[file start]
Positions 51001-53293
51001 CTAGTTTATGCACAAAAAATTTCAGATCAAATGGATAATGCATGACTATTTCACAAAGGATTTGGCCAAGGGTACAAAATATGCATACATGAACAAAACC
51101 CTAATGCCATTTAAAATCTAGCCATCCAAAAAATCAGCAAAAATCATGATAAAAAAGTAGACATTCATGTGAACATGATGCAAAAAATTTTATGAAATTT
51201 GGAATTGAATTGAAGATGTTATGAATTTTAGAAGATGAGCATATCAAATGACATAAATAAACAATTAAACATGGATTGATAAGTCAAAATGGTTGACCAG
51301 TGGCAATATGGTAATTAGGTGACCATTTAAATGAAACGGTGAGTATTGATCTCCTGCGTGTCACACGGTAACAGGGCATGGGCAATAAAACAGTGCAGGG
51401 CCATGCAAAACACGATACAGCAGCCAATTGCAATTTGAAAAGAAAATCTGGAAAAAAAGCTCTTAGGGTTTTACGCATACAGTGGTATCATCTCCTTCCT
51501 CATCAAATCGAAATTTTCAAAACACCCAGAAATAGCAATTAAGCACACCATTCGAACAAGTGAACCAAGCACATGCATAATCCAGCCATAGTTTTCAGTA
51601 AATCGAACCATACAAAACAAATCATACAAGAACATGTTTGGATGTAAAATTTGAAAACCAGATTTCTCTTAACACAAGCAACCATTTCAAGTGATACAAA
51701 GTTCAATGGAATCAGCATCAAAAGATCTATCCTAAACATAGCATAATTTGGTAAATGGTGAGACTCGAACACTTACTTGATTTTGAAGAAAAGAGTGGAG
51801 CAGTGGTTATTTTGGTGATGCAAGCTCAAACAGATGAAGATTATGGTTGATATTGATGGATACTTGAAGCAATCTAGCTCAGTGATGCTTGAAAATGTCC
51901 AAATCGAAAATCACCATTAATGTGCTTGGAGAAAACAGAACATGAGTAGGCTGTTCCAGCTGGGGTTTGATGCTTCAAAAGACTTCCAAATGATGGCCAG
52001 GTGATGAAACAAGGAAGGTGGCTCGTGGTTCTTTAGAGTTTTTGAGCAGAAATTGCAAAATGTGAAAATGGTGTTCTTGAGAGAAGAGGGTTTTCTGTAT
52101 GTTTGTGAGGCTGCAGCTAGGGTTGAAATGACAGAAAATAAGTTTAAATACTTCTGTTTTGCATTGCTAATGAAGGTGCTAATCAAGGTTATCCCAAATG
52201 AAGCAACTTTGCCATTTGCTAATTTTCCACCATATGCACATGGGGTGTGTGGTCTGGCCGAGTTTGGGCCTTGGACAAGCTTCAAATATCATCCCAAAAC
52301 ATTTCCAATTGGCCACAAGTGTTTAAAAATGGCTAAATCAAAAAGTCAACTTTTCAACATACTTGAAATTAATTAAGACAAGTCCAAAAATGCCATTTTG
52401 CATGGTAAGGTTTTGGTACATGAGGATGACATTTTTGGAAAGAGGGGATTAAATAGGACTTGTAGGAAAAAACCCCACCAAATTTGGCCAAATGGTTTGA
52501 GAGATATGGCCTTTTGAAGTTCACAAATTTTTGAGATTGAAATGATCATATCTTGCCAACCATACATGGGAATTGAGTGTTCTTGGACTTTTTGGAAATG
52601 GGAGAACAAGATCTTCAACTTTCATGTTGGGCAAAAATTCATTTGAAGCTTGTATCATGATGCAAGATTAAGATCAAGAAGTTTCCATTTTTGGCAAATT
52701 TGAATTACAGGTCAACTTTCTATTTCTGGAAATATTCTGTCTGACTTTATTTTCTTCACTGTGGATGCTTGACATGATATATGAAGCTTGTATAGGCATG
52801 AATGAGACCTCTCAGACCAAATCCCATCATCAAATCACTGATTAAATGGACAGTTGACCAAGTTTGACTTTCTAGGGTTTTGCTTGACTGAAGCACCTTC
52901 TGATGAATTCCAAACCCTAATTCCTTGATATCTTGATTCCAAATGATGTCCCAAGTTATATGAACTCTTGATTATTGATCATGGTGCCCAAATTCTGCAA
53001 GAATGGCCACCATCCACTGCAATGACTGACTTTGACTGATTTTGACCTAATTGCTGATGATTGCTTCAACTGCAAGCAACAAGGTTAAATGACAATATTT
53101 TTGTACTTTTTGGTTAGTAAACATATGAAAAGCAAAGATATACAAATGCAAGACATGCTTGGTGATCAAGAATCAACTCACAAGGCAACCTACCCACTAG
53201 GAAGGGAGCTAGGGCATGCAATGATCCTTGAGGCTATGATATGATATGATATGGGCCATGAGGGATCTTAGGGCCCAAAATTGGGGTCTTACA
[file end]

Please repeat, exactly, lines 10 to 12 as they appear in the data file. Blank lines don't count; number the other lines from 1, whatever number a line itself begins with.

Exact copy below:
51801 CAGTGGTTATTTTGGTGATGCAAGCTCAAACAGATGAAGATTATGGTTGATATTGATGGATACTTGAAGCAATCTAGCTCAGTGATGCTTGAAAATGTCC
51901 AAATCGAAAATCACCATTAATGTGCTTGGAGAAAACAGAACATGAGTAGGCTGTTCCAGCTGGGGTTTGATGCTTCAAAAGACTTCCAAATGATGGCCAG
52001 GTGATGAAACAAGGAAGGTGGCTCGTGGTTCTTTAGAGTTTTTGAGCAGAAATTGCAAAATGTGAAAATGGTGTTCTTGAGAGAAGAGGGTTTTCTGTAT